Imagine a world where hospital patients heal faster, schools where children’s test scores are higher, offices where workers are more productive and communities where people are happier and healthier. What if I tell you that this is all possible?
The solution is simple and has always been around: nature. Biophilia is the effect that describes the human’s innate biological affiliation to other forms of life; our physical and emotional need to connect with nature. There is clear evidence that these experiences of nature have numerous positive effects on people and businesses, which have been recorded by many scientists and design practitioners. Research demonstrates that incorporating key principles of biophilic design improves stress recovery rates, lowers blood pressure, improves cognitive functions, enhances mental stamina and focus, decreases violence and criminal activity, elevates moods and increases learning rates. These can be linked and part-quantified to measurable indicators such as: illness and absenteeism, staff retention, job performance (mental stress/fatigue), healing rates, classroom learning rates, retail sales, violence statistics etc.
It is important to note that views of what constitutes natural, nature, wild, or beautiful, still greatly vary, and their interpretation into the internal environment is at the early stages of being defined, but we know are not limited to just plants and landscape scenery. The importance of daylight, forms, shapes and textures that echo those found in nature, and ‘territory’ must also be addressed.
With the introduction of this new Good Practice Measure, it is more important that you, clients and designers, are familiar with the concept, and how biophilic principles can bring a positive benefit to the working and living environments and their occupants (see SKA GPM D77 Biophillic design).
So how can you incorporate biophilia into your design? Here is a step-by-step guide on how to approach it:
- Increase daylight
- Maximise the use of skylights and external windows and ensure all occupied areas have access to natural daylight. Beware to also consider glare from shiny surfaces or direct sunlight into people’s eyes.
- Create views out to nature
- Providing outside views supports wellbeing (D39 Outside views). Applying this measure leads to reduction of eye strain by ensuring access to long distance views, and the psychological benefit experienced from views to naturally lit spaces. In certain instances, internal large atria can also part-provide some of the benefits.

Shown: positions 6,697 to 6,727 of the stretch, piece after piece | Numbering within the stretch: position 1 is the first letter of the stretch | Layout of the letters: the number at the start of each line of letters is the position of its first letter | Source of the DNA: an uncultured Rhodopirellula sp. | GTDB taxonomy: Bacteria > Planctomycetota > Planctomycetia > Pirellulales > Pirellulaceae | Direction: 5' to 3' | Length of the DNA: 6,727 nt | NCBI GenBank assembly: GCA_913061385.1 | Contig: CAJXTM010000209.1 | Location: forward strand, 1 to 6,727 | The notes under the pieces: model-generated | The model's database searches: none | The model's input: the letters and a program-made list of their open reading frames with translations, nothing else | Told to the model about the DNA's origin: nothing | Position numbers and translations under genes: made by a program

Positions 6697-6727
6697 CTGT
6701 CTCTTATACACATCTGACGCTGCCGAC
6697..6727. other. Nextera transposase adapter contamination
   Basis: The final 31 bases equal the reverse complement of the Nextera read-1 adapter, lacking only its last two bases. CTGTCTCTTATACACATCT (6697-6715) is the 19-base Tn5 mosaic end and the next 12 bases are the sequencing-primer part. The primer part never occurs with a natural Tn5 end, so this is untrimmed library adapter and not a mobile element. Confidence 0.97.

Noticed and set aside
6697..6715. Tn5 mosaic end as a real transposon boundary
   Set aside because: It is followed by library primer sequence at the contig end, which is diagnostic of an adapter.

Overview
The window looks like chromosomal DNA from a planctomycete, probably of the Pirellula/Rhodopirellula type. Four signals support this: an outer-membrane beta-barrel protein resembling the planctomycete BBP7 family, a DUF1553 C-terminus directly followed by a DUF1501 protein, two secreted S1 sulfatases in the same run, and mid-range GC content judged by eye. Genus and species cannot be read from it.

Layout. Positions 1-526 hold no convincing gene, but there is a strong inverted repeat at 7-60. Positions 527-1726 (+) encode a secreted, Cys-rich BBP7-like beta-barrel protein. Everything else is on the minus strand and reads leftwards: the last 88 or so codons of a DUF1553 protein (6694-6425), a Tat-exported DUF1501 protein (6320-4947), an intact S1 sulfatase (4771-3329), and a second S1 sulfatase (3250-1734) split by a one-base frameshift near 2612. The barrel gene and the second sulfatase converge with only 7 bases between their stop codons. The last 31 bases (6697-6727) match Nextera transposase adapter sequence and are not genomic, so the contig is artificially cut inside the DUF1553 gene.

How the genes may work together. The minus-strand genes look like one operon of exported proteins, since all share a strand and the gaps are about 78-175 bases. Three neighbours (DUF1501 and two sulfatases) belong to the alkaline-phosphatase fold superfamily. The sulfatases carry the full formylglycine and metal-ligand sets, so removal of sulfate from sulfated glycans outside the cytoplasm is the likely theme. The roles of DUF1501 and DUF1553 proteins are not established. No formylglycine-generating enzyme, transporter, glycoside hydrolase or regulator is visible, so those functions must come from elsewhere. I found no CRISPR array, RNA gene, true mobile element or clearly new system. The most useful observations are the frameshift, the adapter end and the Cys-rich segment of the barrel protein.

- Improve indoor air quality
- Improve ventilation rates (see D33 Ventilation rates).
- Install VOC and CO2 monitors; Installing monitoring systems will raise awareness of the VOC and CO2 levels in each interior space and encourage the occupier to undertake corrective actions to reduce polluting episodes. Low levels of CO2 allow good cognitive function and so well performing brains! Low or zero VOC emissions will not aggravate asthma and allergy effects over long periods of exposure.
- Introduce indoor plants. Incorporating appropriate greenery can reduce levels of airborne dust, air temperatures and background noise. It can also ad moisture in the air when many high ventilated spaces can become very dry from the thermal comfort requests and IT machinery.
- Indoor lighting
- Lighting design should utilize the principles of varying intensities of light and dark, cool and warm colour light that change over time to create conditions that occur in nature. The effects link to hormone system in the human body linking to steady sleeping patterns, digestion and reproduction.
- Incorporate references to nature
- Where possible, use finishes, fittings, furniture, colours and patterns that utilize symbolic references found in nature. Stone, moss, pebbles, tree bark, sand, tree cascades, river patterns or animal feathers can all show shapes and patterns that can be referenced.
- Create a feel of safety
- Support the theory of “prospect and refuge” – design environments that feel secure but offer interest/information and thereby meet basic human psychological needs. Plan all focused work and calm break areas so that users sit with their backs close to a wall, low level screen or similar screening and can view other people who are entering or circulating through the space.
- Define zones according to activities i.e. for focus and productive work, or for relaxation and restoration. Provide a separate breakout space that is adequate in size and supports the biophilic design principles.
Biophilic design points the way toward creating positive and productive environments; it’s necessary for our health and wellbeing. Our mission at Grigoriou Interiors is to provide sustainable environments that enable people and businesses to perform and grow to their best, while caring for our natural environment.
So how can we help? We can provide our design expertise in the following areas, if you…
…want us to create magic? – We provide a start-to-finish interior design service
…want to know how to create a working environment where people can feel and perform at their best? – Perform ‘a better place’ wellbeing study
…want to benchmark the environmental performance of your project and get it certified? – Obtain a quotation for a SKA rating assessment
If you would like to find out more, please get in touch with us.